There are a number of credit ratings available provided by leading credit rating agencies such as Standard & Poor’s, Fitch and Moody’s and although these are only one way to assess the counterparty to each individual plan, they do provide a useful starting point. In addition, a recent development has seen some plans offer the option to spread this risk by using a number of counterparties although the potential returns will be slightly lower.
Watch out for deadlines
Each issue of a kick out investment plan is normally only available during a specific offer period – usually 6 to 8 weeks long. If you miss the deadline, you will not be able to take out that particular plan. However, most providers will offer a new version of the plan with the same or similar terms soon after. The returns on the new investment may be different from the previous one, depending on how markets have moved in the meantime – so they could be better, the same, or worse.
With both capital at risk and capital protected kick out plans, the investor has the benefit of knowing at outset the conditions that need to be met in order to provide the stated returns. This allows the investor to consider whether the potentially higher returns are worthwhile, compared to the ‘risk free’ returns from cash held for a similar period. With cash returns continuing at their record lows, this has been an easier decision in recent years which perhaps helps to explain why kick out plans have increased in popularity.
Using you ISA allowance
Finally, all of the kick out plans detailed by us on www.fairinvestment.co.uk are available for individuals to use their full annual ISA allowance and will also accept ISA transfers. For the current tax year the annual allowance is £15,240.
No news, feature article or comment should be seen as a personal recommendation to invest. Prior to making any decision to invest, you should ensure that you are familiar with the risks associated with a particular investment. If you are at all unsure of the suitability of a particular investment, both in respect of its objectives and its risk profile, you should seek independent financial advice. Tax treatment depends on your individual circumstances and is based on current law which may be subject to change in the future. Always remember to check whether any charges apply before transferring an ISA.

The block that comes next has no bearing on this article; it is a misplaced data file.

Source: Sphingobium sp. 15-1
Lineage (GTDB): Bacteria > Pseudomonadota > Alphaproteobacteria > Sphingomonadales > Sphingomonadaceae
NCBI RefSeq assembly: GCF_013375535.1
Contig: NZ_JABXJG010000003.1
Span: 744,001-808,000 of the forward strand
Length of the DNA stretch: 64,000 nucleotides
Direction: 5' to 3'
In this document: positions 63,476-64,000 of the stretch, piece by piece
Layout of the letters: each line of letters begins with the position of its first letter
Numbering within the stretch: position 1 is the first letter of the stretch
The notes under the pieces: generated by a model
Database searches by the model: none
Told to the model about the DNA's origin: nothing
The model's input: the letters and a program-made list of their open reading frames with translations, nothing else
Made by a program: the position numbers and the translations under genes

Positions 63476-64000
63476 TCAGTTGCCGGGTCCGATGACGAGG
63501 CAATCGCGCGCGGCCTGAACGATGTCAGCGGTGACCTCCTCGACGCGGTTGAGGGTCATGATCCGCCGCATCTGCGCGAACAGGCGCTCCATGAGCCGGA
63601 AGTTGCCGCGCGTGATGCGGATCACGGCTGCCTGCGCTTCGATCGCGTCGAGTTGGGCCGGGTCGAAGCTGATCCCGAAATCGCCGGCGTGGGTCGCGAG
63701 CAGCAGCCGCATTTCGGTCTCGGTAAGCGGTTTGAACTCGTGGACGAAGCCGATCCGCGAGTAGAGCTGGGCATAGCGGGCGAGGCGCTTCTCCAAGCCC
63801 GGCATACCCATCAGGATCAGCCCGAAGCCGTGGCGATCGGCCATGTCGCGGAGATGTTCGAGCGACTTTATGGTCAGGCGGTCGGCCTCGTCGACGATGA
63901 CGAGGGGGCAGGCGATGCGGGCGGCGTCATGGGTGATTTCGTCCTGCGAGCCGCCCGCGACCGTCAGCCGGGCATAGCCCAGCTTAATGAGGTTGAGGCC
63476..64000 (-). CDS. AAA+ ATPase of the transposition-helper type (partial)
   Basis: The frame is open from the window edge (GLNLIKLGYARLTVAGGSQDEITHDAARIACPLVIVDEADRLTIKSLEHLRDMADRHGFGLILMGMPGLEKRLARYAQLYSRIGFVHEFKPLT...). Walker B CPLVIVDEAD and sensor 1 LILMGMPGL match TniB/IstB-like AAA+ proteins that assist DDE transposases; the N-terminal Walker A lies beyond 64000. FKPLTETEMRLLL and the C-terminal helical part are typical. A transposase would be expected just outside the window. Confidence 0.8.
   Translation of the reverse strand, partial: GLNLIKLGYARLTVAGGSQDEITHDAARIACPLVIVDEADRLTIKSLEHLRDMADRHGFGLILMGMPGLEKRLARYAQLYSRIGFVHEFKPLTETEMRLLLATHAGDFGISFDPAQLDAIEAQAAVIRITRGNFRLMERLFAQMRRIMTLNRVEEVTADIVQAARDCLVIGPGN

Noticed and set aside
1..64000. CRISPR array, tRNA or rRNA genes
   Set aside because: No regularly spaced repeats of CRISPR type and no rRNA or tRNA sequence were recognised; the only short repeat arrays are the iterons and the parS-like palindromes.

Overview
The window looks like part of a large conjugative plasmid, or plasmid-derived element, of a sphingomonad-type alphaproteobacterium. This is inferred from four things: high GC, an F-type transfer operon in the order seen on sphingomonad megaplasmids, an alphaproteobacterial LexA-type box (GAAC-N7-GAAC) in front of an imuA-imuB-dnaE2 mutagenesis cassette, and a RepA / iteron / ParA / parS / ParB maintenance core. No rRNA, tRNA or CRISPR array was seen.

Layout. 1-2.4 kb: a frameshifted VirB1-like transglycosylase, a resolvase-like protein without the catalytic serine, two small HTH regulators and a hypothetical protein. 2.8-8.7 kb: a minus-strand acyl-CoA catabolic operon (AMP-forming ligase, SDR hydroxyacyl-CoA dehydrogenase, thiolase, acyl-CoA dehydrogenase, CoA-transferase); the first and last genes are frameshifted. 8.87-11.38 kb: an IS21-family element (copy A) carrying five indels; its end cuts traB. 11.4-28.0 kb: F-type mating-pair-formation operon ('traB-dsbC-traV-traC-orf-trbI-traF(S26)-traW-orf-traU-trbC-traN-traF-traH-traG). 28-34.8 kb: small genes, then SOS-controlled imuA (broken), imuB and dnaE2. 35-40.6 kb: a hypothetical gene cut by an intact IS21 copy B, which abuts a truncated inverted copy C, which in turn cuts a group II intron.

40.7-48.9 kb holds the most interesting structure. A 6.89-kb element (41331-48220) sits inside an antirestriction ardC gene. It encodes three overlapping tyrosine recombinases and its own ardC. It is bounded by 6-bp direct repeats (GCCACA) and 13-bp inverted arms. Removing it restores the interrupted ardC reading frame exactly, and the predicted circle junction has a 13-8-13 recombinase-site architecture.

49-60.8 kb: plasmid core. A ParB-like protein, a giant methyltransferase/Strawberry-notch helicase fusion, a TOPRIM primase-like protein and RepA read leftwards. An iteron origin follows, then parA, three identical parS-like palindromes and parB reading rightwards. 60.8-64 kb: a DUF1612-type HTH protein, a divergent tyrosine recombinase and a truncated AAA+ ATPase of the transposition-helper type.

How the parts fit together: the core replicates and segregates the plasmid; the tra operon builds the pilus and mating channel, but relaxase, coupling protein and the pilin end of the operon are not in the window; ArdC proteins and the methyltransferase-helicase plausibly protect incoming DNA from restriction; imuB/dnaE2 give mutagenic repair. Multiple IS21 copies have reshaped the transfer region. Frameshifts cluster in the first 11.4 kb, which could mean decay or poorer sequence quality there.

The capital protected plan referred to in this article is a structured deposit plan that is capital protected. There is a risk that the company backing the plan or any company associated with the plan may be unable to repay your initial investment and any returns stated. In this event you may be entitled to compensation from the Financial Services Compensation Scheme (FSCS), depending on your individual circumstances. In addition, you may not get back the full amount of your initial investment if the plan is not held for the full term. The past performance of the FTSE 100 Index and any of it shares is not a guide to its future performance.
The investments referred to in this article are structured investment plans are not capital protected and there may be the risk of losing some or all of your initial investment. There is also a risk that the company backing the plan or any company associated with the plan may be unable to repay your initial investment and any returns stated, in which case you may not be entitled to compensation from the Financial Services Compensation Scheme (FSCS). In addition, you may not get back the full amount invested if the plan is not held for the full term. The past performance of the FTSE 100 Index or any shares listed within the Index is not a guide to their future performance.